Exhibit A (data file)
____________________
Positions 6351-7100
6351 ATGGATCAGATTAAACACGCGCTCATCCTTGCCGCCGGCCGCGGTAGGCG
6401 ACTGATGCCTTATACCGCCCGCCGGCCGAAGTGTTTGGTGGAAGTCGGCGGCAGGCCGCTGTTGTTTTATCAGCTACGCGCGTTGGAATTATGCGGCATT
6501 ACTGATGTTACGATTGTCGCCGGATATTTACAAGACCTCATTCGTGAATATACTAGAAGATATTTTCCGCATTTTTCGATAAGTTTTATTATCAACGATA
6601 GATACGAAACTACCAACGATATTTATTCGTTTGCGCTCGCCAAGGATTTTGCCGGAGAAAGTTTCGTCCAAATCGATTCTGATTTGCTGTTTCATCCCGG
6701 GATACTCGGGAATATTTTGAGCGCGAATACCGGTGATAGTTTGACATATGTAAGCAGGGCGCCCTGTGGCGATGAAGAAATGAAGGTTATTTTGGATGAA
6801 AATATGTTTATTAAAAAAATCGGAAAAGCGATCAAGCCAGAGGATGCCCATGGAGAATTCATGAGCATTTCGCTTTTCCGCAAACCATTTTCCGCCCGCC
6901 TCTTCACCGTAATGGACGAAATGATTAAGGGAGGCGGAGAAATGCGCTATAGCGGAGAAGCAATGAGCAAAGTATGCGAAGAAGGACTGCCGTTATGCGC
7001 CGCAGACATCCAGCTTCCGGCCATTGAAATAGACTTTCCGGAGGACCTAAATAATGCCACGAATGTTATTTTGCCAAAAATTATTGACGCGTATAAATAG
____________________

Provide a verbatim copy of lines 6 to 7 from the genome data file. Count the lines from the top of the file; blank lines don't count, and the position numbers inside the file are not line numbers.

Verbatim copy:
6701 GATACTCGGGAATATTTTGAGCGCGAATACCGGTGATAGTTTGACATATGTAAGCAGGGCGCCCTGTGGCGATGAAGAAATGAAGGTTATTTTGGATGAA
6801 AATATGTTTATTAAAAAAATCGGAAAAGCGATCAAGCCAGAGGATGCCCATGGAGAATTCATGAGCATTTCGCTTTTCCGCAAACCATTTTCCGCCCGCC